There is a point at which staring at a problem and simply cranking away yields diminishing returns. The solution isn’t to continue to knuckle-down and hope to dig out of the hole using the same methods that created it. It’s to establish traction, and hopefully develop a new vector.
A vector has three qualities: (1) a starting point, (2) a velocity and (3) a direction. When we are “vector-less” in our creating, it means that we either don’t understand the problem (the starting point), we lack movement (velocity) or we are uncertain of where we should be putting our effort (direction).
Whenever there is a problem in our creative efforts, whether individually or collectively, it can be tremendously effective to analyze these three qualities to see where the problem lies. Some questions to ask include:
– Do we really understand the problem? Can we state it concretely?
– Are we aligned on what the problem really is?
– What is the next action on this project?
– What is the most effective thing we could do right now (rather than the most efficient one?)
– Have we clearly and concretely articulated the “how“, or the creative strategy?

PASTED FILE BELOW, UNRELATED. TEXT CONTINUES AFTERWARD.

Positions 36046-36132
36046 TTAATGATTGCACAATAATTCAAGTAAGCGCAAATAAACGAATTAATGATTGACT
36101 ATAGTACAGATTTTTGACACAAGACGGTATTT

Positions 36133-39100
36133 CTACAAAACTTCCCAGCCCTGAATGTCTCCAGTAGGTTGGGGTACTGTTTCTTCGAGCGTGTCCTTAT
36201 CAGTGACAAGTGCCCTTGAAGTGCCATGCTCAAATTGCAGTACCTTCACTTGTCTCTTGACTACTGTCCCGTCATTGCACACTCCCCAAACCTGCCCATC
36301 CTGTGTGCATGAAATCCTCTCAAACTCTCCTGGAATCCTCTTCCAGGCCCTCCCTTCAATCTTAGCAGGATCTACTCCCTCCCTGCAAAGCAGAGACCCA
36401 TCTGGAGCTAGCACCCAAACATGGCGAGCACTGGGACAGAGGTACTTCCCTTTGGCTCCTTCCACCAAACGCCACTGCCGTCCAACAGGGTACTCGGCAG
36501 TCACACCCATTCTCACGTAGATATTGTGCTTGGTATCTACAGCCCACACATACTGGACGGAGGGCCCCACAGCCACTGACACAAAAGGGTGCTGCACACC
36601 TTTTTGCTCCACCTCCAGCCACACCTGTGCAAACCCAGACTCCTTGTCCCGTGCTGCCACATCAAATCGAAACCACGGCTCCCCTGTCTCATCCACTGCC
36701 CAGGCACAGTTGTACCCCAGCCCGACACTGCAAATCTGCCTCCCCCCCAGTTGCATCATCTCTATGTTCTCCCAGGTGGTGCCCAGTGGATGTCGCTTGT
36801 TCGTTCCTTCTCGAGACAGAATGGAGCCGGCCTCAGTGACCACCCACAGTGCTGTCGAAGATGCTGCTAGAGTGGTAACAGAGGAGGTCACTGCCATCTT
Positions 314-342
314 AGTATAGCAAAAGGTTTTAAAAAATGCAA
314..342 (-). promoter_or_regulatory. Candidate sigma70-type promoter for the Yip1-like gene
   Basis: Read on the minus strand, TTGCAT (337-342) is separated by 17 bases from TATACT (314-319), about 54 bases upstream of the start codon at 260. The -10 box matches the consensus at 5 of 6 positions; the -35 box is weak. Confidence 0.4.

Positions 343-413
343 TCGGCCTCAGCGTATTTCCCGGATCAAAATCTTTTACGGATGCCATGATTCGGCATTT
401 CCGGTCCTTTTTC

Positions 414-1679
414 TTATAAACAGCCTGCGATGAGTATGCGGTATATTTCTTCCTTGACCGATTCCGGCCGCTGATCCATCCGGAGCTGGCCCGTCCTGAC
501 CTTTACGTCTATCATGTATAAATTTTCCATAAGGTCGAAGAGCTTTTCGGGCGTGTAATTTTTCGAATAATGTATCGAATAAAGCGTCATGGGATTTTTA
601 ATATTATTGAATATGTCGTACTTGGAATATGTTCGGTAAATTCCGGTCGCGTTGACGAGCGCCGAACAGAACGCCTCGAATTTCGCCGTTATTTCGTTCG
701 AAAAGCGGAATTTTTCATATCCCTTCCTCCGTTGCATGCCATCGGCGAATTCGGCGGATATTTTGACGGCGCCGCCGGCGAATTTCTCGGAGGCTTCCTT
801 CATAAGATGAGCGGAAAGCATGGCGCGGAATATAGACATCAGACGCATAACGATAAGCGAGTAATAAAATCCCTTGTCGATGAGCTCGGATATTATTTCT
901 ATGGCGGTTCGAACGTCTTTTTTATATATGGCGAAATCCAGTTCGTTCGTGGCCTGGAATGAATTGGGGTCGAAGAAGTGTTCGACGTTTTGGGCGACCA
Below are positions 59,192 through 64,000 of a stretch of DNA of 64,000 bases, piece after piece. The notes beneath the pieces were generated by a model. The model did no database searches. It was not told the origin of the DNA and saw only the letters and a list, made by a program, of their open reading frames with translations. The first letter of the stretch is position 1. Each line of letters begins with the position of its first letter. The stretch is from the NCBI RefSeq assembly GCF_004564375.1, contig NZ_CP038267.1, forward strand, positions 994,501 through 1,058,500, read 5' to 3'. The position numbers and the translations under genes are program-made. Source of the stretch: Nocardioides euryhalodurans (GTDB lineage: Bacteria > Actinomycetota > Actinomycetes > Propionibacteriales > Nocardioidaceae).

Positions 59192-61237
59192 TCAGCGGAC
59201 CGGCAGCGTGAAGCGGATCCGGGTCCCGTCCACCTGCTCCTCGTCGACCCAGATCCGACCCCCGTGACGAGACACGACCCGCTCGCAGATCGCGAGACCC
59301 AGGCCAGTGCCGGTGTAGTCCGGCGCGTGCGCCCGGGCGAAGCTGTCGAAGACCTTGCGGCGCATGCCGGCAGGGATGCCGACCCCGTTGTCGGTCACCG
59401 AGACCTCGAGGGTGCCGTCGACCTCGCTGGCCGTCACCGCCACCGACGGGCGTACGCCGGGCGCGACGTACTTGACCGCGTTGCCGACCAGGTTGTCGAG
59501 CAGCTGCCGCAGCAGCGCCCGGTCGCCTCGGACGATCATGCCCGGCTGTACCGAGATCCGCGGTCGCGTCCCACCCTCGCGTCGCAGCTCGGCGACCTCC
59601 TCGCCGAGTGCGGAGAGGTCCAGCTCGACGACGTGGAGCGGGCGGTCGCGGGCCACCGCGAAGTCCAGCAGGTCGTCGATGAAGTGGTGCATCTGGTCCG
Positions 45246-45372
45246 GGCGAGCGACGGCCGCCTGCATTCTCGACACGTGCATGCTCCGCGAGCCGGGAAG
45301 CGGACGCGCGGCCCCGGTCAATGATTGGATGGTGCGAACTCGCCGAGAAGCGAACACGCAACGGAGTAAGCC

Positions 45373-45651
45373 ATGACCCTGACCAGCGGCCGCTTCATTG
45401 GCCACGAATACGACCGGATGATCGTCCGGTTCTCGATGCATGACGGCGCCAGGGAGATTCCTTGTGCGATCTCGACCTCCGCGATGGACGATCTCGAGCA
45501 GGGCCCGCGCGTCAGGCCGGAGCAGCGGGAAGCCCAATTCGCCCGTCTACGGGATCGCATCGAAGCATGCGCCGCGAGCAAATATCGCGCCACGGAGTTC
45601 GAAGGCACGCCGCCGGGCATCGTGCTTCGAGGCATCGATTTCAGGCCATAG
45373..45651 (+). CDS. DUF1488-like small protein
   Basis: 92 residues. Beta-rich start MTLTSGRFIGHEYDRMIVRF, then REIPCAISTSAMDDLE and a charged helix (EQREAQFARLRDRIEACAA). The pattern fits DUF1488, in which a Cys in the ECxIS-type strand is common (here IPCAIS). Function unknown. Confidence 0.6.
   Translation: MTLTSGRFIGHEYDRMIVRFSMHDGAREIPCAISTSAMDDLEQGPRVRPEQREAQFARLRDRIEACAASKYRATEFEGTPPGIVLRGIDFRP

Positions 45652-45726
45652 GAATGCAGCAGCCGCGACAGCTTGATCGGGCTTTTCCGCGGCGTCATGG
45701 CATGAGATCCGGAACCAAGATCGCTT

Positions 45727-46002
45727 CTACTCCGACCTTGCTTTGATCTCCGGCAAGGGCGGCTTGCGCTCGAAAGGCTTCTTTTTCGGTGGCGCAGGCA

If you are unable to answer in the affirmative on any of these questions, it could mean you need to do some pre-work to establish points of friction and get moving in the right direction.
Additionally, sometimes tools can help. Accidental Creative has just launched a new product (in partnership with Be Creative Group) called Idea Traction. It’s designed to help creative teams (1) establish a clear starting point, (2) establish velocity quickly and (3) collaborate effectively, even when working from different locations.
The promise of Idea Traction is “meet less, create more.” We want to help teams get from zero-to-35 miles per hour on their projects in record time, and offer a space to share insights, stimuli, and potentially useful ideas as a starting point for collaboration.
Check out Idea Traction and let us know what you think. Regardless of the tools you use, please (PLEASE) don’t drift due to a lack of a clear starting point, a velocity or a direction. Be a vector.